One of reggae's early performers, Errol Durkley bridged the roots music of Jamaica, in the 1960s, and London's Brit-reggae scene of the 70s. His biggest hit, a remake of John Holt's "OK Fred", which barely missed the UK top ten in 1978, was re-recorded, as a duet with Queen Sister *N*, in 1996.
Eleven years old when he made his recording debut, Dunkley went on to work with many of Jamaica's greatest producers. His debut 1964 recording, "My Queen", was produced by Prince Buster, while Joe Gibbs oversaw the recording of his first hit, You're Gonna Need Me", in 1967. Although he recorded several tunes for Clement "Coxsone" Dodd's Studio One and Bunny Lee, none became a hit. He fared much better with "Three In One", produced by Rupie Edwards, in 1969, and dancehall anthem, "Black Cinderella", produced by Jimmy Rodway, in 1972. His first album, Presenting Errol Durkley, followed shortly afterwards.
Although he founded the African Museum label with Gregory Isaacs and scored the imprint's first hit single, "Movie Star", based on Delroy Wilson's "I Don't Know Why", in the early-1970s, Durkley left the label and moved to London, in 1973. Signing with the Shelley Recording Company, Dunkley recorded his second album, Sit And Cry in a London studio. Durkley continued to build a following in the United Kingdom and Europe. His first British hit, "A Little Way Different", released in 1974, was followed by such UK releases as "Betcha By Golly Wow", "Happiness Forget" and "OK Fred.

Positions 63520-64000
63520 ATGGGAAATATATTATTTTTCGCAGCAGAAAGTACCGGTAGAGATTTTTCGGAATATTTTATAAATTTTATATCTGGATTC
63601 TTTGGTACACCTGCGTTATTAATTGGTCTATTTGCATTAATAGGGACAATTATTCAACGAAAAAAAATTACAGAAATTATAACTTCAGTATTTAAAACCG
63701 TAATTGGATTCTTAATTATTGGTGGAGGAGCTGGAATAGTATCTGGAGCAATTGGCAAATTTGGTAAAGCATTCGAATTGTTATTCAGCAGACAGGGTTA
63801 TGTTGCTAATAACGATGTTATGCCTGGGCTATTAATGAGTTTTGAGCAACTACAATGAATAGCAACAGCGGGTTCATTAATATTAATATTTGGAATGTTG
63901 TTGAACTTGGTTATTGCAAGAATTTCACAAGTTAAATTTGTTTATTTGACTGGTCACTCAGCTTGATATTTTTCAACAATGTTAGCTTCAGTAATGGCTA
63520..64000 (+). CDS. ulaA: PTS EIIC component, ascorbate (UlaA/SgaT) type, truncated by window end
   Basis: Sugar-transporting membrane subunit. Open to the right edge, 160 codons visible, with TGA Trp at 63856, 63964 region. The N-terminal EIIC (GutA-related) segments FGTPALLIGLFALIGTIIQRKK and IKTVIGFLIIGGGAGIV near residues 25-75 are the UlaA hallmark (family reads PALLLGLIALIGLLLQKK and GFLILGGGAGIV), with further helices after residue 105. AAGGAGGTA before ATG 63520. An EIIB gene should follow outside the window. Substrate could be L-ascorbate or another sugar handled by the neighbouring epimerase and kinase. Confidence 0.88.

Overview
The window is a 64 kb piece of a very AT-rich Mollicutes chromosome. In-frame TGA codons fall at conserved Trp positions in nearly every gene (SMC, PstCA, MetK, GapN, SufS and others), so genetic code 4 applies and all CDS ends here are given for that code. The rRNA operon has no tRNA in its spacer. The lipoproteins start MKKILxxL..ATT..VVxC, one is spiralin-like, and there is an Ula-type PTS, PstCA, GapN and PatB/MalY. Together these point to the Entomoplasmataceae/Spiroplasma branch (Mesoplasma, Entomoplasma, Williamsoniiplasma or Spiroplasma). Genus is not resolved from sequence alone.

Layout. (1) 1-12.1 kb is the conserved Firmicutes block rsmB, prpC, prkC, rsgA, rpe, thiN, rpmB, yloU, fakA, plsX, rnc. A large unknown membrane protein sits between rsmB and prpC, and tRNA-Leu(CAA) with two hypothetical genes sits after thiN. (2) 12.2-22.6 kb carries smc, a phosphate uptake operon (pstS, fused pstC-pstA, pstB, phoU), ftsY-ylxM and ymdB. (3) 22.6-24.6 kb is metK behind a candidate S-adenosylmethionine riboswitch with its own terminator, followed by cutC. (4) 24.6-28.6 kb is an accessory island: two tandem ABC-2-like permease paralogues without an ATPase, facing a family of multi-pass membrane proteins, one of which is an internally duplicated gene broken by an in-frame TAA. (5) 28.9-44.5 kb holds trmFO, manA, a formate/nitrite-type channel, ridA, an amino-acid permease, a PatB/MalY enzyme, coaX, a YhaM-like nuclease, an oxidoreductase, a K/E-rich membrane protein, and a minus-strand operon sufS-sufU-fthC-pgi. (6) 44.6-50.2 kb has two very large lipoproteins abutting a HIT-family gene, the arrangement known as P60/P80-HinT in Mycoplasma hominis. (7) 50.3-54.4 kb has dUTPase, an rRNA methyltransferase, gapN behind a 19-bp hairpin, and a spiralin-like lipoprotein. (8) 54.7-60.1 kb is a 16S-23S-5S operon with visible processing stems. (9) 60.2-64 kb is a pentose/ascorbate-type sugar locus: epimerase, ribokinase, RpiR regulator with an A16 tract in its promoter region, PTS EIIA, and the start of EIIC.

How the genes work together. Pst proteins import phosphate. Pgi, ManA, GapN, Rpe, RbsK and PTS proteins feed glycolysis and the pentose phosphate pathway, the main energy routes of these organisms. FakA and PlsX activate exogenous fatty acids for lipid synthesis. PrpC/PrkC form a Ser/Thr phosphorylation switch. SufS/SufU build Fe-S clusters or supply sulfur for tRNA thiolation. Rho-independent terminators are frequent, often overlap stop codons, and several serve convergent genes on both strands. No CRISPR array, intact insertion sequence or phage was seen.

Durkley's debut album was reissued, as Darling Ooh, in 1991. After maintaining a low profile, as a recording artist, in the 1980s, Durkley released Continually in 2000 and Please Stop Your Lying in 2001. ~ Craig Harris, Rovi